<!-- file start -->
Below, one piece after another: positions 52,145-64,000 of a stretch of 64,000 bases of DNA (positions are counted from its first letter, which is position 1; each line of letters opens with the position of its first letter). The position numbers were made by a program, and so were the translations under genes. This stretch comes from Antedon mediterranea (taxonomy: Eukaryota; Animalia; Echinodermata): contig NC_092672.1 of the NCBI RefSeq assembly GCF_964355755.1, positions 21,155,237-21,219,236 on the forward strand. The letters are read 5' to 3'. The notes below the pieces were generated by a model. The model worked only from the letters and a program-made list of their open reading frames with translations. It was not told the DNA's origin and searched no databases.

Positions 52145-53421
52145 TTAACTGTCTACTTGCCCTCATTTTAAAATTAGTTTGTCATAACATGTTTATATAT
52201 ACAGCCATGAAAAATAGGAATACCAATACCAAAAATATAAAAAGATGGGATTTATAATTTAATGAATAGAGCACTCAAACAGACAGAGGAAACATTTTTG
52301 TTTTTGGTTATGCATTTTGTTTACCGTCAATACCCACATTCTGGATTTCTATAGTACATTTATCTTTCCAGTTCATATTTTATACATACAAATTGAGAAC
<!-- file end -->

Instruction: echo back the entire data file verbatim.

Below, one piece after another: positions 52,145-64,000 of a stretch of 64,000 bases of DNA (positions are counted from its first letter, which is position 1; each line of letters opens with the position of its first letter). The position numbers were made by a program, and so were the translations under genes. This stretch comes from Antedon mediterranea (taxonomy: Eukaryota; Animalia; Echinodermata): contig NC_092672.1 of the NCBI RefSeq assembly GCF_964355755.1, positions 21,155,237-21,219,236 on the forward strand. The letters are read 5' to 3'. The notes below the pieces were generated by a model. The model worked only from the letters and a program-made list of their open reading frames with translations. It was not told the DNA's origin and searched no databases.

Positions 52145-53421
52145 TTAACTGTCTACTTGCCCTCATTTTAAAATTAGTTTGTCATAACATGTTTATATAT
52201 ACAGCCATGAAAAATAGGAATACCAATACCAAAAATATAAAAAGATGGGATTTATAATTTAATGAATAGAGCACTCAAACAGACAGAGGAAACATTTTTG
52301 TTTTTGGTTATGCATTTTGTTTACCGTCAATACCCACATTCTGGATTTCTATAGTACATTTATCTTTCCAGTTCATATTTTATACATACAAATTGAGAAC